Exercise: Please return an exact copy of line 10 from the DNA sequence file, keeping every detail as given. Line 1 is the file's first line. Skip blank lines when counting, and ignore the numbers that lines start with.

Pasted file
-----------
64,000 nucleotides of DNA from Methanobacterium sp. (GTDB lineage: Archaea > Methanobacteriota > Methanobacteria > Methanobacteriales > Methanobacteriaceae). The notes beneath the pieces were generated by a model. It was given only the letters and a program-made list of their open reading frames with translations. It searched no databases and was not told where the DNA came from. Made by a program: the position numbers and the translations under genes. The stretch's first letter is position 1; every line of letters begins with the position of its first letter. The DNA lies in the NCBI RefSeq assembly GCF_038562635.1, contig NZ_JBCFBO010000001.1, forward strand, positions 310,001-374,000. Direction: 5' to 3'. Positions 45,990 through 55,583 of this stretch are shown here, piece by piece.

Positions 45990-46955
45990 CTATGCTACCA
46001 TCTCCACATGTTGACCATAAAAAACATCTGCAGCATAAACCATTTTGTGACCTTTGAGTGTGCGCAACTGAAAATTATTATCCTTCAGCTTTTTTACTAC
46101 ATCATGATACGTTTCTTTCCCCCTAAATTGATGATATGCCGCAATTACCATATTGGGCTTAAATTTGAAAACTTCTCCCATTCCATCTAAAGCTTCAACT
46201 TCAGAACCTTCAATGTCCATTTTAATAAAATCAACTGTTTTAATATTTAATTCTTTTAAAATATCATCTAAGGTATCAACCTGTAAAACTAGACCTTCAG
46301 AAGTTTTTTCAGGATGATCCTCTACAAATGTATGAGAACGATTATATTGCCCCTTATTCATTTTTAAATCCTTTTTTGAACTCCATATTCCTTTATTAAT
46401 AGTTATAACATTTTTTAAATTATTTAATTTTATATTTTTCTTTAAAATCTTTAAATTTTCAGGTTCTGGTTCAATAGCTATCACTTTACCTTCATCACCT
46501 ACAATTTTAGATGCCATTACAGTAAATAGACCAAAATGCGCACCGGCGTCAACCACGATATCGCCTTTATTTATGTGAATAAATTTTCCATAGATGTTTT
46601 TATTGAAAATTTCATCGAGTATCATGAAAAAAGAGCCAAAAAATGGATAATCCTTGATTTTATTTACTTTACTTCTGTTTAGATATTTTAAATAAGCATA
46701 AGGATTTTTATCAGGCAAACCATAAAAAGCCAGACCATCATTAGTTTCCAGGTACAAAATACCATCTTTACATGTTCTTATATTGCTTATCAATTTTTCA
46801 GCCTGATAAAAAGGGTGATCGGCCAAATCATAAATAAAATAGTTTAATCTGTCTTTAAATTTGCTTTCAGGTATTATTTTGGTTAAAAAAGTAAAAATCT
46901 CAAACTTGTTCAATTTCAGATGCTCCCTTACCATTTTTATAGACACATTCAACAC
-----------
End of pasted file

46601 TATTGAAAATTTCATCGAGTATCATGAAAAAAGAGCCAAAAAATGGATAATCCTTGATTTTATTTACTTTACTTCTGTTTAGATATTTTAAATAAGCATA